Saint James Anglican Church

Joseph Howe Drive at the Armdale Rotary, Halifax, Nova Scotia, Canada             


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Rector's Messages

Message Archive


Thanksgiving 2010


"The Earth is the Lord's and all that is in it, the world and all who live here" (Psalm 24:1)


Our afternoon stop is a local winery at the village of Saint Pierre on Ile d'Orleans just outside Quebec City.

"How long is the growing season here"?

The attendant pours a taster's sample into my glass as he replies to my question.

" From about May until the end of September we planned to start the harvest this morning; but because of the rain it will have to wait until tomorrow."


The harvest is the bounty of grapes used to make the offering of wines. The rich red I sampled had a hint of the sacramental. It seemed fitting somehow. Over several days we traveled through the verdant St. Lawrence River Valley. Hay was in the fields, apples and pumpkins were piled high for sale by local growers, the hardwoods had turned brilliant. The length of the St. Lawrence and northern New Brunswick stretched out as a long rich autumn sacrament on either side of the highway. The sacrament was abundant in both produce and history. Cartier and Champlain made first contact here at the birth of New France. First Nations Names like Montagnais and Maliseet are rooted in the countryside. Such are "the people" who had made the survival of the earliest colonists possible.


Thanksgiving in the midst of the bucolic comes easy; but what about life grounded in what we have come to call "infrastructure"? Montreal was as vibrant and energetic as always; but rue St. Catherine was closed for blocks for urban renewal. Above ground was the sound of heavy equipment, jackhammers, and traffic. The construction workers are likely thankful to have work in this economy. Underground the metro hummed and the stations were packed with harried commuters. Scores of students and young workers hurry on to make their stake in the world. Out on the streets French and English intermingles with accents from many lands. No doubt some are newcomers thankful to be here. They come bearing their own distinctive gifts at the birth of the future. The growers and farmers of the countryside are likely thankful for the highways and rail lines that move their goods and for the electricity carried on power lines that cross some of the richest farmland on the planet. Concealed above in the afternoon sky are the satellites that link both the office tower and the rural merchant with the whole inhabited world.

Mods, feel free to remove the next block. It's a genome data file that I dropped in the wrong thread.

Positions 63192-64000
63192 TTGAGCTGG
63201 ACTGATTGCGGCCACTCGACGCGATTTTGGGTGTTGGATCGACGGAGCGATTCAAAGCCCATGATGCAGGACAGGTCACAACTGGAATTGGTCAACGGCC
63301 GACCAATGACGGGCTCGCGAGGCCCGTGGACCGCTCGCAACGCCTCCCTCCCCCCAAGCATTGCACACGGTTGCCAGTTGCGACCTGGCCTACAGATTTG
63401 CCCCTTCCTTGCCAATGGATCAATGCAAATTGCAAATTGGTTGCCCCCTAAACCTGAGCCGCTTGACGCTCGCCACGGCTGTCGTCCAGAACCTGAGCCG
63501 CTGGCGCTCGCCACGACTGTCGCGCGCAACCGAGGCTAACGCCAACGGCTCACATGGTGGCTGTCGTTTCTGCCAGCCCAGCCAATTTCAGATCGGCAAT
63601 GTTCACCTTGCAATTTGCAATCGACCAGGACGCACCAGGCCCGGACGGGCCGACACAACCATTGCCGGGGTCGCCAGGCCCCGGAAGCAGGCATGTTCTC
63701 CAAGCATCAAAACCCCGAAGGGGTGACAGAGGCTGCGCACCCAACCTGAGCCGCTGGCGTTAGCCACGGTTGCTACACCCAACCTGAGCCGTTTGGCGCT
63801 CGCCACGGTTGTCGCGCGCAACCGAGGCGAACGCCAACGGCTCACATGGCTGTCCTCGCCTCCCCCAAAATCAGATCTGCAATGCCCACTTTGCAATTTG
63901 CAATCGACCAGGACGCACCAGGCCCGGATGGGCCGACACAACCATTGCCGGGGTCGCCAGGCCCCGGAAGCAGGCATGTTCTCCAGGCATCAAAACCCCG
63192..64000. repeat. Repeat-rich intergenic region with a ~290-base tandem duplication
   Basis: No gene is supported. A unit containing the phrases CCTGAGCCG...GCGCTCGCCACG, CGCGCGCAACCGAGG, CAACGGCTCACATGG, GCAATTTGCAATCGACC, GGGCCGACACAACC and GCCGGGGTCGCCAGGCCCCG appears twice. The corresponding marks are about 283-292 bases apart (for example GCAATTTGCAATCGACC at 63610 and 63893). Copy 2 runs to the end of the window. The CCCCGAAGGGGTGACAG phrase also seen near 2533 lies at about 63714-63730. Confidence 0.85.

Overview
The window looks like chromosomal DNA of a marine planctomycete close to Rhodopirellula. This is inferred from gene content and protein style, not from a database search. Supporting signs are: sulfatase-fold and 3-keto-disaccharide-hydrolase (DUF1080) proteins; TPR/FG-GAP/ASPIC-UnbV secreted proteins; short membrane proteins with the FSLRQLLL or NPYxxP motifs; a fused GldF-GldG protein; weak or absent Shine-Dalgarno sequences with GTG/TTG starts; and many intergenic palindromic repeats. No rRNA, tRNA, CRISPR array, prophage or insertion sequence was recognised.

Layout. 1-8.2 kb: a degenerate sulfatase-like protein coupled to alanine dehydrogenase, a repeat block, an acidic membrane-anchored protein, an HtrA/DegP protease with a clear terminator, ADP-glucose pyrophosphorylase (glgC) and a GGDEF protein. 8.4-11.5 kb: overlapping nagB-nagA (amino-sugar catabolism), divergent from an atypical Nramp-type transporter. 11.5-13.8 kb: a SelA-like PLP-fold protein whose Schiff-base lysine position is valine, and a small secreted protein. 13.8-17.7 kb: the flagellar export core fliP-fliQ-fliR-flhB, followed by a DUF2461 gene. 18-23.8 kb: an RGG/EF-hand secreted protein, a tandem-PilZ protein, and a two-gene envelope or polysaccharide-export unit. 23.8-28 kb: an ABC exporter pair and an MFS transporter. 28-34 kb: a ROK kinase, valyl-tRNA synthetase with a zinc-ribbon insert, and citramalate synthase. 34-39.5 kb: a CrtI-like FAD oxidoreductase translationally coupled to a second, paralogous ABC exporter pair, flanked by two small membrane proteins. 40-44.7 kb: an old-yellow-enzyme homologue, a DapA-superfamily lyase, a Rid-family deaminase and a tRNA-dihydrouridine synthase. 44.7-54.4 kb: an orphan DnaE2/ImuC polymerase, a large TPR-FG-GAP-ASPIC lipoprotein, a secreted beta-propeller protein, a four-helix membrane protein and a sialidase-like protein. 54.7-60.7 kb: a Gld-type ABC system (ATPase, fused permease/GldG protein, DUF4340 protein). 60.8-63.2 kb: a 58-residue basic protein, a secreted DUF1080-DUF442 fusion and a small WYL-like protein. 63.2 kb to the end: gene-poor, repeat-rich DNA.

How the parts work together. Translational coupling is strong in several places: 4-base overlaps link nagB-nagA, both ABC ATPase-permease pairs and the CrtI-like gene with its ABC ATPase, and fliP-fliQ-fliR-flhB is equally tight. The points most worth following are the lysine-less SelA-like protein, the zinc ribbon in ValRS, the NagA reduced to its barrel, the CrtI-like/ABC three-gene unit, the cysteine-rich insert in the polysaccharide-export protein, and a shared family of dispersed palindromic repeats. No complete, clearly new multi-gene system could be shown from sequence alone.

I want to resist dividing up the one world that the Creator has given us. Thankfulness is not just about enjoying the view. Thankfulness is an awareness of being part of the great web of life. Thankfulness is being grateful for the labor of others both past and present. Thankfulness is the inquiring and discerning heart that chooses with care the contribution he or she will offer to the world. Jesus described the kingdom of God as a vineyard. It's a parable about God's world and all of us who dwell therein. We are thankful, Lord, to be here.


The Rev. Canon Rod Gillis

Harvest Thanksgiving 2010